“The new machine features a minimalist, all-in-one design that resembles (not coincidentally) a large iPod. After the keynote ended around 3:30 a.m., I viewed Apple’s newly posted pictures ( [url=http://www.apple.com/imac/]http://www.apple.com/imac/[/url] ), found the iMac G5 to be fairly attractive but not dynamic, and went to bed,” Jeff Carlson writes for The Seattle Times.
“In recent years, this has been my reaction to most of Apple’s new machines: They’re clean and cool, but not always awe-inspiring – at first. But the next morning, as I looked closer at the iMac’s photos and specifications, and read reports from people at the expo, it was clear that Apple has done it again: Instead of simply building a box of circuits and ports, it has designed a piece of art that you want to use and keep near you,” Carlson writes. “The iMac G5 features a number of details, large and small, that prove Apple cares not only about the way in which the machine is used, but also about the person who uses it.”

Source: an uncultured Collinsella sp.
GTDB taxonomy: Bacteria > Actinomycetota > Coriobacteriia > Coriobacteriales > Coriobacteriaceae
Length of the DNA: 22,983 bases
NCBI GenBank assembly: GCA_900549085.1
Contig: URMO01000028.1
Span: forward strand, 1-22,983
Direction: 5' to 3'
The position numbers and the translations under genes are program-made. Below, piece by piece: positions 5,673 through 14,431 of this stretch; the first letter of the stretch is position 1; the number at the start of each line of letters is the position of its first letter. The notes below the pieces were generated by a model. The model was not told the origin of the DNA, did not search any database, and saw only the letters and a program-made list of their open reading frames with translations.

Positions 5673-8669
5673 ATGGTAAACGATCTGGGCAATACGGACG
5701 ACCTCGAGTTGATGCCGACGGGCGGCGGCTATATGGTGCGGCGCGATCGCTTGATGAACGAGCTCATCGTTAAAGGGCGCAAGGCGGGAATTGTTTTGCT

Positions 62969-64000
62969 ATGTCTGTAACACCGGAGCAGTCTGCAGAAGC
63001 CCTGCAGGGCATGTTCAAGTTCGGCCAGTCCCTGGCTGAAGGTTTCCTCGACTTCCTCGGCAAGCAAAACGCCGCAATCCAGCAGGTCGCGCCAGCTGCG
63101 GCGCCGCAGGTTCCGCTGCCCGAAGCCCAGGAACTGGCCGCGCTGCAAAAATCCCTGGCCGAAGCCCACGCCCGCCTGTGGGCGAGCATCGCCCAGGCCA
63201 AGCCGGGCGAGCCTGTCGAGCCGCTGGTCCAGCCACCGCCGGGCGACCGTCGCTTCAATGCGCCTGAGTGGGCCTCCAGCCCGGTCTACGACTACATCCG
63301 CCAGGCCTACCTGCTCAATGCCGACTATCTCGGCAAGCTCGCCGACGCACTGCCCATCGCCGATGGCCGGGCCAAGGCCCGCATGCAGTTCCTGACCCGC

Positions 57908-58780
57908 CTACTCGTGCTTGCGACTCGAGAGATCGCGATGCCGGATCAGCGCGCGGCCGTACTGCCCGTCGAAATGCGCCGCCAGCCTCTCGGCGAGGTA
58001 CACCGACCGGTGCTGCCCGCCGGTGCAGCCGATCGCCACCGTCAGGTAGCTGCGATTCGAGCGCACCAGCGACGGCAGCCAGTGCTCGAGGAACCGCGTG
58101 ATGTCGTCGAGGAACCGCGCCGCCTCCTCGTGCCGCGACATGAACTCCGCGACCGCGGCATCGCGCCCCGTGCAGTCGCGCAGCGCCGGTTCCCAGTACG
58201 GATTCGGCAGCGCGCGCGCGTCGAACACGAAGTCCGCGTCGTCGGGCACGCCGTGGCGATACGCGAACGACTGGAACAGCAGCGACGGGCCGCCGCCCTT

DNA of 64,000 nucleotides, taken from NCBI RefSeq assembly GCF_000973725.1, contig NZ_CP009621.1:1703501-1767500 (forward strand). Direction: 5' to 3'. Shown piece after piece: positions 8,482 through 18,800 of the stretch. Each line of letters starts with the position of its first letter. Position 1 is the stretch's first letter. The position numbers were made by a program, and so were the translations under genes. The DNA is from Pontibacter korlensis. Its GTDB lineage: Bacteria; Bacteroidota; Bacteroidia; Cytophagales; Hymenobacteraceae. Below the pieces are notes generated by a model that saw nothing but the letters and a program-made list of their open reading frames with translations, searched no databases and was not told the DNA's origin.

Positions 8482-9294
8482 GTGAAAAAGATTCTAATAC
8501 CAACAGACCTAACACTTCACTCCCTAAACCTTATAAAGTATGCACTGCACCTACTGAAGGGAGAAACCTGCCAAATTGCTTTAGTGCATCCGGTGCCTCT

Carlson writes, “Surprisingly, the iMac G5 is one of Apple’s most internally accessible machines. The back of the case comes off to reveal its innards, nearly all of which are user-replaceable. A set of four diagnostic LEDs also help troubleshoot hardware problems if they arise. You may still want an expert to perform things such as replacing the hard drive, screen, or logic board, but if you’re more mechanically inclined, you’ll be able to do these things without sending the computer off to Apple.”
Carlson writes, “The iMac is only 1.8 inches or 2.2 inches deep, depending on the screen size you choose, which is the same width as some older laptops. With the addition of a VESA mounting kit, available next month, you can remove the stand and mount the iMac on a wall.”
Full article here.